Act's Great Whyte Hope? If the Act Party is seeking a well-spoken, thoroughly erudite, persuasively articulate, refreshingly honest and witty champion of the battle-scarred neoliberal cause, then the New Zealand-born, Cambridge-educated philosopher, Jamie Whyte, is the obvious choice.
FIRST IMPRESSIONS are a poor basis for accurate political judgement. Had I been guided by my first impressions of Jamie Whyte my judgement would have been harsh – and wrong. His comments about the calibre of New Zealand’s politicians would have led me to dismiss the “philosopher” who’s trying to become the next leader and reviver of the Act Party as just another right-wing bigot – not to mention a very sorry ambassador for Cambridge University.
Our members of Parliament seek the support of their fellow citizens on behalf of many and varied causes. What unites them is a common desire to leave the world a better place than they found it. In pursuit of this goal they risk the breaking apart of their marriages, estrangement from their children and the endless jibes and insults of people who haven’t the slightest idea of the fraught and very lonely existence politicians are required to endure.
It is, therefore, quite outrageous to suggest, as Mr Whyte did in this week’s Sunday Star-Times, that: “[S]hamefully, it’s just the best job they are capable of getting … they have no particular talents, somehow they have managed to get in with their party and get elevated and they are as happy as a pig in shit. Otherwise, they would be working in the food industry [think McDonalds] or cleaning.”
Outrageous and (if I may be so bold with a Cambridge philosopher) illogical. Glossing over the huge rhetorical, social and organisational effort required to make it across the threshold of the 120-strong New Zealand House of Representatives with the word “somehow” is very “bad thinking” indeed.
If every cook and janitor could just as easily find work as a parliamentarian, then surely Parliament would be filled with patty-flippers and mop-wielders? Now, a good socialist might argue that Parliament would be all the better for the addition of some genuine workers, but an empiricist, noting the complete absence of such persons, would have to question seriously both Mr Whyte’s powers of observation and his reasoning.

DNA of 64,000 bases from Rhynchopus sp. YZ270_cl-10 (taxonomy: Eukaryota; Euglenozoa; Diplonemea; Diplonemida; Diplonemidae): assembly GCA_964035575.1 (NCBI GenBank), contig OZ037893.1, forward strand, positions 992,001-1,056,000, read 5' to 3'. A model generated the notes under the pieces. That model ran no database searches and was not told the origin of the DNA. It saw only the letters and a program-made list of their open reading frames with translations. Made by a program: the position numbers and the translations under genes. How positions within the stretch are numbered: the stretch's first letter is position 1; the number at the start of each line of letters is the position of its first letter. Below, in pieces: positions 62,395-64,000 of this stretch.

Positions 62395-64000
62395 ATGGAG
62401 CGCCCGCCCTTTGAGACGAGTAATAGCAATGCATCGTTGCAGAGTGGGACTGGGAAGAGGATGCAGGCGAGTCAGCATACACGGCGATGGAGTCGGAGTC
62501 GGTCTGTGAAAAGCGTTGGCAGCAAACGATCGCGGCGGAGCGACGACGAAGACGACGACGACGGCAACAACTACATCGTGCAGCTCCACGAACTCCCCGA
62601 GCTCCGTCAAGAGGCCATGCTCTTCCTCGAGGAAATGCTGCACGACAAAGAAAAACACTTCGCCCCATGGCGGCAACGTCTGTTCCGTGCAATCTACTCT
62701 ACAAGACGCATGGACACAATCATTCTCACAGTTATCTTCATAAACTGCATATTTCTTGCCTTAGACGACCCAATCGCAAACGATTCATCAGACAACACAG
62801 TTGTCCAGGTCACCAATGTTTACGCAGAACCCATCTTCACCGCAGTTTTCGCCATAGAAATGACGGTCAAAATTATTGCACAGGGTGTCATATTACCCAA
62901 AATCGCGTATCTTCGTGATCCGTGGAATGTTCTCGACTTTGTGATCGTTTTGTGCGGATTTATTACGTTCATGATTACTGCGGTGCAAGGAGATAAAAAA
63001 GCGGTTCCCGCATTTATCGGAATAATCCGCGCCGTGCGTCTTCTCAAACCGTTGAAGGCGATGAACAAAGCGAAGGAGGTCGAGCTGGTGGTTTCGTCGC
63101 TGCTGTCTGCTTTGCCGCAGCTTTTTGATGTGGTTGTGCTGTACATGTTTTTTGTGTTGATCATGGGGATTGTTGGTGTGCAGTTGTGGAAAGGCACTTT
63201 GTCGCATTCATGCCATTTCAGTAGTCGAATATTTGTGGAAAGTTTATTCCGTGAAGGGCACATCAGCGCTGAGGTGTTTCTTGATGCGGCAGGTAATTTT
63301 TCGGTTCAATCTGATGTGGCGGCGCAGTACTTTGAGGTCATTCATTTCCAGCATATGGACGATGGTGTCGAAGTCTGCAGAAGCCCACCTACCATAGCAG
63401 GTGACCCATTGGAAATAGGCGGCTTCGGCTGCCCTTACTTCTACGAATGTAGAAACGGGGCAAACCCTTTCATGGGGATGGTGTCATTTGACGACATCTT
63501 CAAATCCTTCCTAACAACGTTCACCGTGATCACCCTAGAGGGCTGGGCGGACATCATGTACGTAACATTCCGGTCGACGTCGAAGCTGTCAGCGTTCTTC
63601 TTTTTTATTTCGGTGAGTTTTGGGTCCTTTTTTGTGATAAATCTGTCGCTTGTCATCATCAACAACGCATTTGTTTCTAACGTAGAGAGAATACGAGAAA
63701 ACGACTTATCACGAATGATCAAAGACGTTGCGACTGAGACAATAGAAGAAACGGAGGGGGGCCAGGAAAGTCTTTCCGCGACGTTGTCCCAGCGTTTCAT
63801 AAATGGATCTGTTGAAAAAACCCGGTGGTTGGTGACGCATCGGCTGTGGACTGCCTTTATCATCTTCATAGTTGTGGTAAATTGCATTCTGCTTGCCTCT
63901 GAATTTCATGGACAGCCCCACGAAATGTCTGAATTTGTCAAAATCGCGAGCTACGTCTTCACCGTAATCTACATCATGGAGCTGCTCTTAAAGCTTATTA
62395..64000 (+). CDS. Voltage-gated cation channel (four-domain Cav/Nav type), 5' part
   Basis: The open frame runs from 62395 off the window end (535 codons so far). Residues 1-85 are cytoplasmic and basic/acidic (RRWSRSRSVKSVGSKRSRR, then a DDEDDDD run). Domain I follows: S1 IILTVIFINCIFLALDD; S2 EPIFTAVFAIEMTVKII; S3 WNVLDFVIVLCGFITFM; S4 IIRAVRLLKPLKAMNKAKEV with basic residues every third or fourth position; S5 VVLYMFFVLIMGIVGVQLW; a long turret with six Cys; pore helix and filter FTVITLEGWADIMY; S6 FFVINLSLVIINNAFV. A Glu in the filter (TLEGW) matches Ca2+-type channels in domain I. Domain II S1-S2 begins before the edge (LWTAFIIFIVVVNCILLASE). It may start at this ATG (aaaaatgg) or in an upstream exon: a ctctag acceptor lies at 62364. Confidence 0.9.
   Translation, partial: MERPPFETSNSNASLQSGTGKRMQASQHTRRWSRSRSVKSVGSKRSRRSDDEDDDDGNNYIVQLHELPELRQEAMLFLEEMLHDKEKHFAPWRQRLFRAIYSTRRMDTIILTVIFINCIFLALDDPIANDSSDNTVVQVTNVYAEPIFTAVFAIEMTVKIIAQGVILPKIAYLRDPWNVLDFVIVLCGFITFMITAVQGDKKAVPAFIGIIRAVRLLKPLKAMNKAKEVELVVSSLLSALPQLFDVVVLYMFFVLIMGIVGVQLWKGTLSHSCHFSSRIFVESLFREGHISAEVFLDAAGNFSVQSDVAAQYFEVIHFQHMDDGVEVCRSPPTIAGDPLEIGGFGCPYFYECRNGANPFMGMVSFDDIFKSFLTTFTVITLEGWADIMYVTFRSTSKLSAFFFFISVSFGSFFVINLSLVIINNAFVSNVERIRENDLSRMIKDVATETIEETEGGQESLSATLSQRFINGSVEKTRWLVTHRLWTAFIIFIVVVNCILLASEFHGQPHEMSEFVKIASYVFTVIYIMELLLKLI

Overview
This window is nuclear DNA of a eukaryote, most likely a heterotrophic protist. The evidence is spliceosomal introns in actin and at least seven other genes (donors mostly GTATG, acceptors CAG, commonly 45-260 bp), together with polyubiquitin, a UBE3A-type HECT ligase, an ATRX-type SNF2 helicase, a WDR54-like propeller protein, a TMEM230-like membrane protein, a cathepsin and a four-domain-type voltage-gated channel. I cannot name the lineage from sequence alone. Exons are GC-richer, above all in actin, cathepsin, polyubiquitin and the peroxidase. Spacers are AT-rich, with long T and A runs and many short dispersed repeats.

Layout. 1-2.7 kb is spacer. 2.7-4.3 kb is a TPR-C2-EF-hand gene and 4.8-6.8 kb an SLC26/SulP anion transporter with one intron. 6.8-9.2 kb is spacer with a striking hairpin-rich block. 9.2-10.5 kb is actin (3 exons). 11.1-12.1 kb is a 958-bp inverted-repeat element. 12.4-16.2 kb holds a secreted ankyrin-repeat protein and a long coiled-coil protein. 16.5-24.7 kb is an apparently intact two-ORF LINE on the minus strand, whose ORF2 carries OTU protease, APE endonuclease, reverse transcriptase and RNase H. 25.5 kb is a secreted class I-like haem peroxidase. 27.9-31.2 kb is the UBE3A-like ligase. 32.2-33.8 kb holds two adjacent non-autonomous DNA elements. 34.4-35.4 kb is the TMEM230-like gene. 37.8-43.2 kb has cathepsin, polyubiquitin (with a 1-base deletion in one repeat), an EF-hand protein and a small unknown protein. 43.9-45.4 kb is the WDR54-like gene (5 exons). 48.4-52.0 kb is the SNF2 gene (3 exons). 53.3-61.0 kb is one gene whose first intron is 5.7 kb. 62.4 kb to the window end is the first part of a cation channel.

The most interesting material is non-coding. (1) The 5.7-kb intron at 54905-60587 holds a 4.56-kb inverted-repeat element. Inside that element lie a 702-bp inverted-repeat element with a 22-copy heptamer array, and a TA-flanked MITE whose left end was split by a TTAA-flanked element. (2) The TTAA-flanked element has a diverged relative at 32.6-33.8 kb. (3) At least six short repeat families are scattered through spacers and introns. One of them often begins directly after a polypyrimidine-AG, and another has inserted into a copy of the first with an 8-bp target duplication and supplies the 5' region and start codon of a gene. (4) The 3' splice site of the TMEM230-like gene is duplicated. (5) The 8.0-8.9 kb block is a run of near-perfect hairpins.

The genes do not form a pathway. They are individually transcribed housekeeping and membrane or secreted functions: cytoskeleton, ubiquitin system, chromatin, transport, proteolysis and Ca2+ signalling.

More out of respect for Cambridge University than for anything I had so far learned about Mr Whyte I persevered with my enquiries. Surely there had to be more to recommend this person as a potential party leader than political sentiments more usually encountered in the commentary threads of right-wing blogs?
And thanks to the boundless memory of Google and YouTube – there was.
The first and most pleasant surprise was Mr Whyte’s accent. Given the frequency with which he reverted to the copulatory expletive in his Sunday Star-Times interview, I was expecting to hear a Kiwi accent broad enough to rival the Prime Minister’s. What I actually heard was beautifully modulated “English” English. (Think Lindsay Perigo’s perfect diction minus the Randian brio.) Mr Whyte could make a recitation of the phone book sound like a neoliberal treatise.
The other surprises were Mr Whyte’s facility for oratory; his skill in constructing simple yet persuasive illustrations of his ideas; and his wit. The ability to make people laugh – especially at one’s opponents – is an invaluable political skill. His 2013 address to an Act Party conclave is a little masterpiece of simple but effective political rhetoric.
Also impressive (not to say transgressive) is the interview he conducts with himself as part of the IViewMe website’s series of “thoughtful interviews with creative people”. Mr Whyte asks himself 10 questions and the impression which emerges from his own answers is very different from the boorish individual effing and blinding his way across Page 2 of Sunday’s paper.
Perhaps Mr Whyte (why do I keep thinking of Reservoir Dogs?) has been told that the New Zealand voter will never vote for a politician who rounds his vowels so beautifully? Perhaps he believes that to win public office it is necessary to speak to the electors as if they are all infantile buffoons? If so he should dismiss immediately any thought of reviving Act’s fortunes.
With Mr Key’s centrist policies anchoring the National Party firmly in the centre-ground of New Zealand politics and with his mangled English pronunciation making him the average Kiwi joker’s populist Everyman, the Act Party could do a great deal worse than to choose as its leader a well-spoken, thoroughly erudite, persuasively articulate, refreshingly honest and witty champion of the battle-scarred neoliberal cause.
It has always been the dream of Act’s founders that if they built the argument for free markets and open societies then the voters would come. In Jamie Whyte they have the opportunity to put that proposition to one final test.
Not with a shrewd but cynical populist; not with an ebullient perk-buster; not with a schoolmasterly admonisher or a robotic former National Party Cabinet Minister; but with someone who not only believes what he says – but says it superbly.
This essay was originally published in The Press of Tuesday, 21 January 2014.